Our bodies can absorb up to 60% of what we put on our skin. And if you care to check the ingredients of the body and skincare products you’re putting on yourself, you’d actually find a lot contain synthetic and sometimes possibly harmful ingredients. So, can you imagine all those things going into your body?
People are beginning to recognise the benefits of using products with natural ingredients. And guess what, you can even make your own with little effort. As I found out at a workshop held at Mahota Commune, making a natural body balm is as easy as ABC – with just four ingredients, no more no less.
The workshop was conducted by Theresa, the founder of natural skincare brand Balm Kitchen. Theresa shared that she started creating her own skincare products using natural ingredients when looking for a remedy for her son’s skin problems. Within three days of using her homemade balm, the skin problems of Theresa’s son disappeared.
Theresa educated us on the various types of natural ingredients used for body care products, their differences and therapeutic benefits. Common ingredients used for body care products include carrier oils, butter and essential oils.
The theory-based introduction was kept short, and we soon got our hands dirty for the hands-on session. OK, it’s not really literally dirty since we had gloves on, though I would very much prefer not to have the gloves, which felt more of an impediment.
Essentially, making a body butter only involves four ingredients:
- 35g of organic butter
- 14g of carrier oil
- 5g Vitamin E
- 5g essential oil blend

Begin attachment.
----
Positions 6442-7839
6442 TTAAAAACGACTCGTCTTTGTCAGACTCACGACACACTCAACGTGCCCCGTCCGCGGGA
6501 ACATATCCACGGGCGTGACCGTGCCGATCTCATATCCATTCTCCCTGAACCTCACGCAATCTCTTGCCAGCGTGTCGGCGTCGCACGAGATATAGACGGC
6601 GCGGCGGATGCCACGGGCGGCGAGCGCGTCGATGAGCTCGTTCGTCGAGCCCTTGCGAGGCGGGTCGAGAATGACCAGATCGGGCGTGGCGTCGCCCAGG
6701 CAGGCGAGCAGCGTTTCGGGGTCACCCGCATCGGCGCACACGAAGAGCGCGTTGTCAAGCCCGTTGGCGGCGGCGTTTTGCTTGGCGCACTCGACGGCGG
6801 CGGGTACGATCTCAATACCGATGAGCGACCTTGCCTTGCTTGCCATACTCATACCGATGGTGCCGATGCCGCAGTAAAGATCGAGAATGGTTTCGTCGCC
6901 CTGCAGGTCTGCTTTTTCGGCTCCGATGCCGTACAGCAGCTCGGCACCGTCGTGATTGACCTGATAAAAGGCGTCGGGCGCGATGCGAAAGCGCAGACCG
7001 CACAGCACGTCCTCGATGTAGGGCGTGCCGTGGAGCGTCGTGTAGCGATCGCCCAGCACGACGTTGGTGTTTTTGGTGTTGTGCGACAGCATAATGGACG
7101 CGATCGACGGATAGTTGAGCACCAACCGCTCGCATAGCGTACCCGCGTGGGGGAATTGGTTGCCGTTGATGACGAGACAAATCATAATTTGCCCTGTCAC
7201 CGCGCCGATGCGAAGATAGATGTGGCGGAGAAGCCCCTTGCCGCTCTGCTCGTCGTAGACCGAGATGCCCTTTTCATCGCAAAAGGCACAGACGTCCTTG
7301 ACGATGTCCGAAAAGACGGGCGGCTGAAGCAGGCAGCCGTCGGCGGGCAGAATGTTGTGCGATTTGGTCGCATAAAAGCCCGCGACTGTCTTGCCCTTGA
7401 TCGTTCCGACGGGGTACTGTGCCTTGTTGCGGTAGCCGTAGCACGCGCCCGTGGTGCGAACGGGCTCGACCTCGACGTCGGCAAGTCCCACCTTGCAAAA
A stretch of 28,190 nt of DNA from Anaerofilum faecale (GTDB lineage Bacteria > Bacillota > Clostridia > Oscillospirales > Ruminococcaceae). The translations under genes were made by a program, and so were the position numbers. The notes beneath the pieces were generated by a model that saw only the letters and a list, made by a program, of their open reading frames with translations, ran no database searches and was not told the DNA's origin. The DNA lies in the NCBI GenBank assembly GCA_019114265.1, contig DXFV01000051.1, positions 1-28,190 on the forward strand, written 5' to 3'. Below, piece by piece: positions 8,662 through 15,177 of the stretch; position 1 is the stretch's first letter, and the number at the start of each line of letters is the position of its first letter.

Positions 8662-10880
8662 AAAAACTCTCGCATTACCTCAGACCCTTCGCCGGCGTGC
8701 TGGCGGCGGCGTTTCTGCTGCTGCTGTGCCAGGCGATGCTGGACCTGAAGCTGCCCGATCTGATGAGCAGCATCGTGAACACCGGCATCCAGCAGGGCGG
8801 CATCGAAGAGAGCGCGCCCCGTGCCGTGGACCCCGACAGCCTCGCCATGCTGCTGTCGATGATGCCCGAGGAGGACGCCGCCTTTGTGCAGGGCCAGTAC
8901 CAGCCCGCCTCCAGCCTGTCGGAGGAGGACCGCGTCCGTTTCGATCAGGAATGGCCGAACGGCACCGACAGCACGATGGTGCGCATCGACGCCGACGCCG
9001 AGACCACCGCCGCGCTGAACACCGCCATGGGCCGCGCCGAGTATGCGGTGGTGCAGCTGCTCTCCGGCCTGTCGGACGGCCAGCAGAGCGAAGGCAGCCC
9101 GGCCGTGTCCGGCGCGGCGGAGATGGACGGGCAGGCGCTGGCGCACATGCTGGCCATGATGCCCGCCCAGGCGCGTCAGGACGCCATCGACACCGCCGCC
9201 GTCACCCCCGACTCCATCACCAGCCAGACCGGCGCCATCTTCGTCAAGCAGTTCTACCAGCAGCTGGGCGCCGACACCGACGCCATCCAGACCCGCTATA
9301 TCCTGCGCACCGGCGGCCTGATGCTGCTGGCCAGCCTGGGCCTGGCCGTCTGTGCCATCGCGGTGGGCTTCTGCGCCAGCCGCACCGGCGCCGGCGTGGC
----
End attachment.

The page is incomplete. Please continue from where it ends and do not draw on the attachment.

Obtained by cold pressing (virgin oils) or solvent extraction, butter is basically solid fats used in cosmetic applications. They can moisturise your skin when applied topically. Common types of butter comprise cocoa seed butter, mango seed butter and shea butter. For our workshop, Theresa prepared the relatively less common mango butter for us as it is easy to blend with other ingredients, without the need for heat to soften it first.
And just like any recipe, measuring the right amount of ingredients is important. Thus, we were given a scale to use for measuring exact quantities of the ingredients.
You might be thinking of adding more essential oil, believing it would make your skin balm smell better and pile more benefits onto your skin. After all, essential oils are good for us, right? On the contrary, doing that may cause sensitising of the skin such as burning, redness and allergies; it’s the very reason why you must never apply essential oils neat. Theresa informed that one drop of essential oil contains more than 100 chemical constituents. In layman’s terms, it is potent.
For some of the ingredients, Theresa also provided different types for us to choose from. For the carrier oil, we had a choice of argan oil, grapeseed oil and macadamia oil. I opted for the argan oil, which is known to have anti-ageing, anti-inflammatory and moisturising benefits.
For the essential oils, we could select between bergamot, lavender and a blend that Theresa concocted. Secretly, I wish to know what went inside the blend concocted by Theresa, not because I want to reproduce it but for me to know the benefits of the ingredients in the blend. Unfortunately, Theresa informed that the blend is “proprietary”. In the end, I decided to mix some of the “secret blend” with some lavender oil, which I know has calming effects.
Measuring the ingredients was the easy part. The next step was to blend all the ingredients together with a spoon by hand. It was a good 10-minute exercise for my arm just to “whip” the butter into a smooth consistency.
All too soon, the workshop ended. I honestly wished it would last longer. The workshop left me feeling empowered in a way – if I can’t be a domestic goddess in the kitchen, at least I can be a domestic goddess of another kind. Now, excuse me while I go hunt for more recipes to feed my new-found obsession.
Mahota Commune regularly holds workshops promoting healthy lifestyle and holistic living. Refer to their website for more details.
809 French Road
Kitchener Complex, Level 3